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Report: ‘Anti-CRT’ candidates are sweeping school boards across the country, even in heavily Democratic areas

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Backlash over critical race theory being taught in public school classrooms has become a flashpoint in American politics over the last year — and now it is leading to widespread changes on school boards across the country.

What are the details?

A newly formed political action committee known as the 1776 Project PAC — which is focused on helping elect conservative, "anti-CRT" candidates to public school boards nationwide — won three-fourths of its 58 races across seven states on Tuesday, according to Axios.

The news outlet noted that supported candidates didn't only claim victory in Republican-controlled areas but in heavily Democratic areas, as well.

"Thirteen Pennsylvania school board candidates backed by the group won their races, along with 11 in Colorado, nine in Kansas, four in New Jersey, three in Virginia, and two each in Ohio and Minnesota," Axios reported.

"They're not just winning in Republican areas; several candidates won in solid blue counties: Montgomery County, Pennsylvania; Passaic County, New Jersey; and Johnson County, Kansas," the report added.

The PAC's founder, Ryan Girdusky, told Axios: "My PAC is campaigning on behalf of everyday moms and dads who want to have better access to their children's education."

What else?

Those election victories may just be the beginning of an even larger movement. Election-tracking website Ballotpedia noted that school boards of late have seen an "increased level of political activity" extending "beyond recall efforts to school board elections more broadly."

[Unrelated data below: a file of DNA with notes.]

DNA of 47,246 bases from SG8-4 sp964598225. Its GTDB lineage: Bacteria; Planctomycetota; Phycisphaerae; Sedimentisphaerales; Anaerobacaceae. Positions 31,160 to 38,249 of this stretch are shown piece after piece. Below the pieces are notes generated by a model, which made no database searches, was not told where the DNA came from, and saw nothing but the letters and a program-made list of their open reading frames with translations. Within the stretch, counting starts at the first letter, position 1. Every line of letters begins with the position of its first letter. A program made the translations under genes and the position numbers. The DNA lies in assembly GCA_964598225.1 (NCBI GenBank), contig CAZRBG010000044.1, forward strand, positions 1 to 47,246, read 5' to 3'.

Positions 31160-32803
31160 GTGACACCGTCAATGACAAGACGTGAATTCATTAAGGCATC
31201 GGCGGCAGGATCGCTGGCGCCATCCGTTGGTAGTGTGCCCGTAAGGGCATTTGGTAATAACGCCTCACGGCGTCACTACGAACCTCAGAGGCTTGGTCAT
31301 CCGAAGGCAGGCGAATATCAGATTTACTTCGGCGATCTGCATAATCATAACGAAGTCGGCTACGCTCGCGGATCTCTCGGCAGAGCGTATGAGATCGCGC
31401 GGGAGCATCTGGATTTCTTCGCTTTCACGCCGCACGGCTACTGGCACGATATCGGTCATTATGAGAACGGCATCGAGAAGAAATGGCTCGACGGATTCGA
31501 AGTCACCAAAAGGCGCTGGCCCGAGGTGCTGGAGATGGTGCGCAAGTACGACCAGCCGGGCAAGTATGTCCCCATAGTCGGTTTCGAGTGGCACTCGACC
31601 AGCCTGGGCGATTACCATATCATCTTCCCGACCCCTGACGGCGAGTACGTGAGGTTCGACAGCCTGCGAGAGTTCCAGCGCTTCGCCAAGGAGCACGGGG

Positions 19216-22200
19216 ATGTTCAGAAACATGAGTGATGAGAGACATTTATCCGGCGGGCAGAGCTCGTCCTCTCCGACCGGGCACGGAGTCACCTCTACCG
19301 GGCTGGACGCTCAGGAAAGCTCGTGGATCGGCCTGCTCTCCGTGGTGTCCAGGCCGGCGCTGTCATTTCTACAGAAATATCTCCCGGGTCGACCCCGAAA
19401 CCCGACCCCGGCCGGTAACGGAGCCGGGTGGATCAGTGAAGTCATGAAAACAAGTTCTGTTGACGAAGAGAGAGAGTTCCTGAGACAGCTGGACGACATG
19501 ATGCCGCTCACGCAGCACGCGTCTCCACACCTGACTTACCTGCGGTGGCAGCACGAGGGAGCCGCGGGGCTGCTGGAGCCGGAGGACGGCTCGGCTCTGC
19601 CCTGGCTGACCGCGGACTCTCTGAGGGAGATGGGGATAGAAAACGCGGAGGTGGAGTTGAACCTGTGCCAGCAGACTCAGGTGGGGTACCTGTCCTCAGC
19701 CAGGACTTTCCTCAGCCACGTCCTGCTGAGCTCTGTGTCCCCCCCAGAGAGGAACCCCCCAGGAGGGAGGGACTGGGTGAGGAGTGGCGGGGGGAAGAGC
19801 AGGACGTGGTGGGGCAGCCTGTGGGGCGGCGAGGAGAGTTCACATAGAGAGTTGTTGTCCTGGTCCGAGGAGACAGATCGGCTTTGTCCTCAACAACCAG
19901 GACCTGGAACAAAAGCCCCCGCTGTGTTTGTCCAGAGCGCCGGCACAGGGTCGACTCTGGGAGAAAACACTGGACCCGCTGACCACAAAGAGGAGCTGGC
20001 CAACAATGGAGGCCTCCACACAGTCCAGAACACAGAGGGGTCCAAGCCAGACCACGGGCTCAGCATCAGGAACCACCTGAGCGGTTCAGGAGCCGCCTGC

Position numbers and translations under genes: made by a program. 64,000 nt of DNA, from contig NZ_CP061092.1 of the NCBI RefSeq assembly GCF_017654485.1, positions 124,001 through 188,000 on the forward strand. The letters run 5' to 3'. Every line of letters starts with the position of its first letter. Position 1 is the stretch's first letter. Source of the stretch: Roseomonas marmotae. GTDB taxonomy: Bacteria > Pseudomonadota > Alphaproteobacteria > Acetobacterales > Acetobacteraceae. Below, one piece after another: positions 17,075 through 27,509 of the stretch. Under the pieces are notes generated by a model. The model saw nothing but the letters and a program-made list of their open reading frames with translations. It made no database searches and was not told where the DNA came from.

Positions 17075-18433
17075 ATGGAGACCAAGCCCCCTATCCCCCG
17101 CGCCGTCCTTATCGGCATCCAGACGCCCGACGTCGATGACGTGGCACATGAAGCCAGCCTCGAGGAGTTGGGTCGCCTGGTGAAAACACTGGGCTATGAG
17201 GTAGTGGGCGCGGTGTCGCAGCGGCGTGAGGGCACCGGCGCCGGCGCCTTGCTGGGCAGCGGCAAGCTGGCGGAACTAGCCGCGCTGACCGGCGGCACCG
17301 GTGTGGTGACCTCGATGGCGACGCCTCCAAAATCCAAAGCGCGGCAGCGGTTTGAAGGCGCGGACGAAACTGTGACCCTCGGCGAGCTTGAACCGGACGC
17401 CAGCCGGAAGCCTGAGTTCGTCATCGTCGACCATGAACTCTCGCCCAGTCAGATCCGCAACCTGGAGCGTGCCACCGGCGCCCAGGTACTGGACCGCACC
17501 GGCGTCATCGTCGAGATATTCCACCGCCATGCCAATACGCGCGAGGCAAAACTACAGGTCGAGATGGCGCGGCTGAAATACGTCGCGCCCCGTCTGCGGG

The website identified 88 school districts across the country where race in education or critical race theory, responses to the coronavirus pandemic, and sex education and gender identity in schools stoked significant activism this past election season.

While some groups are supporting specific candidates, others — such as Moms for Liberty — are energizing parents to educate themselves on the issues, to "stand up for parental rights," and hit the polls. The Florida-based organization is no fringe group, either. It operates 145 chapters in 32 states.

Anything else?

The election victories are the apparent result of the groundswell of angry parents gathering at local school boards to protest progressive policies over the last year. That furor has become a movement.

Yet the movement has not only affected local politics. Rather, candidates for statewide offices such as Virginia governor have also successfully campaigned on wresting educational control from the government and giving it back to parents.

Soon enough, issues relating to critical race theory in classrooms may end up influencing national offices.

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